If I do feel like I need to come out, but can’t to a certain person or people, how can I safely reduce anxiety, depression or worry? If you decide you need to come out but feel it wouldn’t be safe to be out, for example, at school, or to parents, you might have a number of feelings and it can be really hard to keep your true self a secret. Definitely try to find some safe people and resources! You might consider attending a LGBTQ youth group to have other people to talk to. Does your high school have a Gay-Straight Alliance? Most colleges have LGBTQ student centers or groups. PFLAG is a great resource and is in many places where there is no LGBTQ youth group. You could come out to someone who you consider to be safe, whom you trust — this reduces the feeling of loneliness or depression for many. You could find an LGBTQ-friendly counselor or therapist. Discuss with people you trust about how to get by if it is not safe to come out to others. Keep in mind that while the Internet is a great resource, there are those who don’t have your best interests in mind out there. Never reveal personal information to strangers.
When should I come out? This can be an important part of your decision. If someone is going through a hard time, they might find it harder to be open to your news. For example, if your brother is going through a divorce, that might play into your decision.
What if I am ready to come out? Check out this great, honest guide from OutProud. The Human Rights Campaign has a number of guides, including for people of color, transfolks and others at http://www.hrc.org/issues/coming_out.asp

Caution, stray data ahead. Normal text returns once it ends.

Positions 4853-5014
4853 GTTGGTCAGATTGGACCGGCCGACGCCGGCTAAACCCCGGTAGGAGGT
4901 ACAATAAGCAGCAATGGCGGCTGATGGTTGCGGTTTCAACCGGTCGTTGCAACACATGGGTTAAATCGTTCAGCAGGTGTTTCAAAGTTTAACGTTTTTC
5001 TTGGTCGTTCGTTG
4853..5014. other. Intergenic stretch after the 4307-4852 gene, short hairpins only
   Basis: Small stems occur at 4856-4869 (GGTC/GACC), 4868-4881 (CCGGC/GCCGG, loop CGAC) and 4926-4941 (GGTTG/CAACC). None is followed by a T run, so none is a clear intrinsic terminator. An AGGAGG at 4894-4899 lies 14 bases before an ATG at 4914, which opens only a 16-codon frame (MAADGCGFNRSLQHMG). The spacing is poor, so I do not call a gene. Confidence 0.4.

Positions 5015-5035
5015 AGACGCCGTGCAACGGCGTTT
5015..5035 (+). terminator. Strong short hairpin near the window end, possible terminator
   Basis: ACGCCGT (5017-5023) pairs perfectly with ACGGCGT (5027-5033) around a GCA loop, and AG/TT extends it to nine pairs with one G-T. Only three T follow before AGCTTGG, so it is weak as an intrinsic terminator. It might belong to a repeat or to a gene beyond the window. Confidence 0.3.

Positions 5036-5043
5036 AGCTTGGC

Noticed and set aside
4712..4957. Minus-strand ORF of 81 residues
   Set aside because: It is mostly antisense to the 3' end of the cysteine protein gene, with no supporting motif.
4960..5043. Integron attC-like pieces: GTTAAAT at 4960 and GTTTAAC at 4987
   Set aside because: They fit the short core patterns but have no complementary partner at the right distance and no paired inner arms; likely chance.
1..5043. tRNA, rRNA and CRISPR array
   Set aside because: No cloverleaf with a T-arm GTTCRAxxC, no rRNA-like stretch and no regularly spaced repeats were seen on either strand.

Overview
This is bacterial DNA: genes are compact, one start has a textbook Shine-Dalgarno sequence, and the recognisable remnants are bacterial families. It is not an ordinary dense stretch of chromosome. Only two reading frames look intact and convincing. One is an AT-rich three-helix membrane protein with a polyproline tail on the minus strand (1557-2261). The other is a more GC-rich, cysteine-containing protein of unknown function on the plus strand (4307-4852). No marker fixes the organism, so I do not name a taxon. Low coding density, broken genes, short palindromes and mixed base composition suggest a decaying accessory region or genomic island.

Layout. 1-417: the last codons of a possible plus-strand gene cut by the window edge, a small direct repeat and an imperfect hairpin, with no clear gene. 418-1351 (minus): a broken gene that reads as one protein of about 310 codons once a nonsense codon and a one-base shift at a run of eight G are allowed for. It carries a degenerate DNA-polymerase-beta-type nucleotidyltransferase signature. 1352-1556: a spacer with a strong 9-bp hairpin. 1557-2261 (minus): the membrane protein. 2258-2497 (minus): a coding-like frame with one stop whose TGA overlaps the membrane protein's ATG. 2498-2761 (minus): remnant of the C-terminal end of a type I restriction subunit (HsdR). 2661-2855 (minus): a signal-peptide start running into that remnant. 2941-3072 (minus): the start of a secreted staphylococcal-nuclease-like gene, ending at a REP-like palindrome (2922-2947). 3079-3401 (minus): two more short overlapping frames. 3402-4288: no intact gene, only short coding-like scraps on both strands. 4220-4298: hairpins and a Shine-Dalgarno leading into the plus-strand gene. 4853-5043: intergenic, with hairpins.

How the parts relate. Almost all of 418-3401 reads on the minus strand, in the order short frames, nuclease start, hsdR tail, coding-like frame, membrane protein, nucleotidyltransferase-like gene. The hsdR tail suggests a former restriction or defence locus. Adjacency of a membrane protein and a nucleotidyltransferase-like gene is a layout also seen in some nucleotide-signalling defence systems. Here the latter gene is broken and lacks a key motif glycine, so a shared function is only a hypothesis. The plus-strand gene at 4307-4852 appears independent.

What if I need more help? If there is an adult you trust, such as a teacher or school counselor, you might want to ask them for help. You could also seek services at a local LGBTQ center (find one at Center Link) , or find a LGBTQ knowledgeable therapist (often your local LGBTQ center will keep a list of therapists). This can be a stressful process for people of any age and support can be very helpful. A skilled therapist who is aware of LGBTQ issues should be able to help guide you through the process.
It takes a lot of courage to come out and just as much to stay quiet, if you find that you need to. In the end the decision is yours and you might experience pressure on both sides to come out and to stay quiet. Being true to yourself and making your own best decision is a wonderful gift you can give to yourself.